This Clinic Was Essential for the Chicano Movement

Clinic Chicano Movement Nuestro Stories

Image courtesy of Nuestro Stories.

In the 1960s and 1970s, in Los Angeles, California, a social organization played a pivotal role in the Chicano Civil Rights Movement. They were known as the  Brown Berets.

The Brown Berets

The Brown Berets’ main purpose was to fight discrimination, educational inequality, lack of access to health care, police brutality, and war victimization that affected Chicanos on the Eastside.

This Clinic Was Essential for the Chicano Movement nuestro stories

Credit: Wiki Commons

The Brown Berets not only limited themselves to marches and rallies, but were also the creators of the Barrio Free Clinic on Whittier Boulevard in 1969. 

David Sanchez, one of the founders of the Brown Berets, came up with the idea for the free clinic as he understood that this community was often neglected and did not have the means to afford health insurance. Around 1969, they established the East Los Angeles Free Clinic on Whittier Boulevard. 

El Barrio Free Clinic 

El Barrio Free Clinic was located in a one-story commercial building at 5012 East Whittier; the building was constructed in 1926 and went through several modifications in the 1930s and 1940s. The health professionals who worked at the clinic were volunteers willing to serve the community. 

Gloria Arellanes, an activist in the organization, was put in charge of the clinic by David Sanchez. Under her leadership, the clinic offered a variety of medical services, such as drug counseling, vaccinations, physical exams, STI testing, and even minor surgeries. Health professionals also offered counsel about unwanted pregnancies.

Read more: Two Chicanas Led ‘The Strike of the Century’ 52 Years Ago and Forever Changed History

Aside from its medical resources, the building was used as headquarters for the Brown Berets and their activism as well; In fact, meetings of the Chicano Moratorium Committee were held there.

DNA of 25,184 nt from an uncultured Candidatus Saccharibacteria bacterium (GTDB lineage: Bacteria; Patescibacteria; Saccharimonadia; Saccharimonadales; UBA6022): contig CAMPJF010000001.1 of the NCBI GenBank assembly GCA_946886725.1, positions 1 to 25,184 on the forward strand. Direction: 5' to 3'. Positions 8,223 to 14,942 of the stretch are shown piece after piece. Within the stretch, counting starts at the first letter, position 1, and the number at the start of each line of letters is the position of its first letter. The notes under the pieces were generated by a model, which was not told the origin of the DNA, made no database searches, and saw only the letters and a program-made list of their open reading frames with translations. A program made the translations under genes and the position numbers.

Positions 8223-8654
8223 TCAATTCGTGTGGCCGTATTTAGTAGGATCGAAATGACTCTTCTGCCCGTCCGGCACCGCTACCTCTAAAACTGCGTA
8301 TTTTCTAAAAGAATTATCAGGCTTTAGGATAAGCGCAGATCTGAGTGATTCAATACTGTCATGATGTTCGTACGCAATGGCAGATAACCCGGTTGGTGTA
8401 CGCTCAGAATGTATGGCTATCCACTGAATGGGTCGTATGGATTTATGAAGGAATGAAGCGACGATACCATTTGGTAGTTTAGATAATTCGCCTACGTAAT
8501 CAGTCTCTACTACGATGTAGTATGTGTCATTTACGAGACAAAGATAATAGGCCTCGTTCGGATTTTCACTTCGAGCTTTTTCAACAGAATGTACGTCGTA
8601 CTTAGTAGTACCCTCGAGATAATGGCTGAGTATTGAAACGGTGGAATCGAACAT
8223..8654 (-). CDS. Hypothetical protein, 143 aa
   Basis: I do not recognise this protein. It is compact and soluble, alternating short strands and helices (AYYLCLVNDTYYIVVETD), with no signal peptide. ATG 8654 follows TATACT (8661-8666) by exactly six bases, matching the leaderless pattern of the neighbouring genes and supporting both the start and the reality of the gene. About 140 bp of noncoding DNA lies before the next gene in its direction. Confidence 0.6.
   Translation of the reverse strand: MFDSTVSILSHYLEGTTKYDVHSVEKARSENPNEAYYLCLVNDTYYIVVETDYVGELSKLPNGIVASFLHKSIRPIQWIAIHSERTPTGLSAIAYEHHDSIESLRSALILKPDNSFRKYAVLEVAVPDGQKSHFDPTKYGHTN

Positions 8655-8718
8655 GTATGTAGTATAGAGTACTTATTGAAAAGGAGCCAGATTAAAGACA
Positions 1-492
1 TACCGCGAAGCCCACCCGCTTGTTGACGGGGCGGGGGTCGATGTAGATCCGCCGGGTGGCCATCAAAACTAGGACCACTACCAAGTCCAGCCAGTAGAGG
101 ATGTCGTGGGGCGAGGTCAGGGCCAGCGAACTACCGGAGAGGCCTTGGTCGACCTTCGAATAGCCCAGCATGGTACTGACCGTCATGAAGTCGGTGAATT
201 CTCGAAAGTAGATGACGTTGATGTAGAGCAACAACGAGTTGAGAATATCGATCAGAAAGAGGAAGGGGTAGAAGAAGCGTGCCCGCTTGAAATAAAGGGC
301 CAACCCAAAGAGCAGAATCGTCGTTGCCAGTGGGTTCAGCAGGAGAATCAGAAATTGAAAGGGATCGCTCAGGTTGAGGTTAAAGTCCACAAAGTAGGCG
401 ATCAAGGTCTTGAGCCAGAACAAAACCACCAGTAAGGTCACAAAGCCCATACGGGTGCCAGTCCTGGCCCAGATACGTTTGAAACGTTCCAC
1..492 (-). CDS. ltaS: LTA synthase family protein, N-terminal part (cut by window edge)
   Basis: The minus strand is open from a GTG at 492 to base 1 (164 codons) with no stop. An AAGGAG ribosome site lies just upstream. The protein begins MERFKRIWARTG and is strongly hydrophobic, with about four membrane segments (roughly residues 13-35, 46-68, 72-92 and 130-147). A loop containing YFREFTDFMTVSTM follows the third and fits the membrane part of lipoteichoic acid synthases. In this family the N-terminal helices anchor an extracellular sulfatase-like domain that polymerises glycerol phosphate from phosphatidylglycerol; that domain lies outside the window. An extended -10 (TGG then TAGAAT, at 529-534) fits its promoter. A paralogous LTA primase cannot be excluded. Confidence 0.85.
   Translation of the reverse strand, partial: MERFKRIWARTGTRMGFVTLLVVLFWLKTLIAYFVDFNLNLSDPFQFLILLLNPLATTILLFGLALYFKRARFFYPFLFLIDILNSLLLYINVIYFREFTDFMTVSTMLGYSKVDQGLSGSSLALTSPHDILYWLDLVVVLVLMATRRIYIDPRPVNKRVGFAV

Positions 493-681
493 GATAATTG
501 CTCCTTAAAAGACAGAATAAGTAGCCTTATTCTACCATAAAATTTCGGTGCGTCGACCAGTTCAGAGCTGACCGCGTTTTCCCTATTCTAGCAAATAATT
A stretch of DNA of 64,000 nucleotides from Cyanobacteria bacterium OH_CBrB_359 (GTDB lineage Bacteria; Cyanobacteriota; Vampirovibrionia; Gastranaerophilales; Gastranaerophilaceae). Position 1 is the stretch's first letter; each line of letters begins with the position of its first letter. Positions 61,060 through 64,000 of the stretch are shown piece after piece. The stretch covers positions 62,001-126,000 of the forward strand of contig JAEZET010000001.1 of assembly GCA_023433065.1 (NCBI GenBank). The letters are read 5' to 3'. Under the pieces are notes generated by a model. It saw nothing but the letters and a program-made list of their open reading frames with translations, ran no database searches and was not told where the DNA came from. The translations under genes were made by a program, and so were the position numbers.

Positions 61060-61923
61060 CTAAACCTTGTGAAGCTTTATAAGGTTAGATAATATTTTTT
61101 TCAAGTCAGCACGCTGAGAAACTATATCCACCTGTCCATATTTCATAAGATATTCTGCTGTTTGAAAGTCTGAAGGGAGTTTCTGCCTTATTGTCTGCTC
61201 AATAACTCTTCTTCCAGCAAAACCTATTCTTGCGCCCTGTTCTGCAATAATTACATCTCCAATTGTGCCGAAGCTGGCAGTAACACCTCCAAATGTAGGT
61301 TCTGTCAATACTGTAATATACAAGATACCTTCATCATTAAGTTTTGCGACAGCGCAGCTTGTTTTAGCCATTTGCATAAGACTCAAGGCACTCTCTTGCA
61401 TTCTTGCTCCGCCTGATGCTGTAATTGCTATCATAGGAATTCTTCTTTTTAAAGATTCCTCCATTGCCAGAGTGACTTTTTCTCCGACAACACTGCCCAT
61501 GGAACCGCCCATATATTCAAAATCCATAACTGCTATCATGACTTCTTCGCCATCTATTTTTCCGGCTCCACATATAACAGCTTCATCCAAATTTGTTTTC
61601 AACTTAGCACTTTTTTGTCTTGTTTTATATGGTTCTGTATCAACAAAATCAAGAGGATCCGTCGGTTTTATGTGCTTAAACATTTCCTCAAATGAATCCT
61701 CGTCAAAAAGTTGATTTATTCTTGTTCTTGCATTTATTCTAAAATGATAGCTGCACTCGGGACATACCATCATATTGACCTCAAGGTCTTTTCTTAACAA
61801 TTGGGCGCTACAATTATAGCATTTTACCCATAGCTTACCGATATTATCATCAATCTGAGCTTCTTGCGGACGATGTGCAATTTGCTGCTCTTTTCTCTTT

The clinic witnessed the important contributions of Chicana women to the overall social justice movement in East Los Angeles. In 1969, Chicana women joined a hunger strike in solidarity with 26 prisoners protesting conditions in the Los Angeles County Jail.

The women left the Brown Berets in the early 1970s due to the mistreatment and sexism they suffered at the hands of their male counterparts. Their departure would mark the end of El Barrio Free Clinic.

Fun Facts:

  •  Members wore brown berets as a symbol of unity and resistance, which inspired the organization's third name.
  • The Brown Berets were originally named Young Citizens for Community Action.
  •  Gloria Arellanes was Minister of Finance and Correspondence for the Brown Berets – she wrote press releases, drafted letters, and edited the group's newspaper, La Causa.
  • The building where the clinic was located is now a furniture factory. 

If You Go:

A little more than a mile away is the Calvary Cemetery, where Andres Pico, an important Californian rancher who fought in the Battle of San Pascual, is buried.

Location: Los Angeles, California

Address: 5012 East Whittier

Take it look for yourself here: 

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By Isaac Vallenilla

Isaac Vallenilla is a cinema enthusiast with a Major in Modern languages from La Universidad de los Andes, Venezuela. He has been working as a proofreader, translator and educator for 6 years. He currently lives in Buenos Aires, Argentina.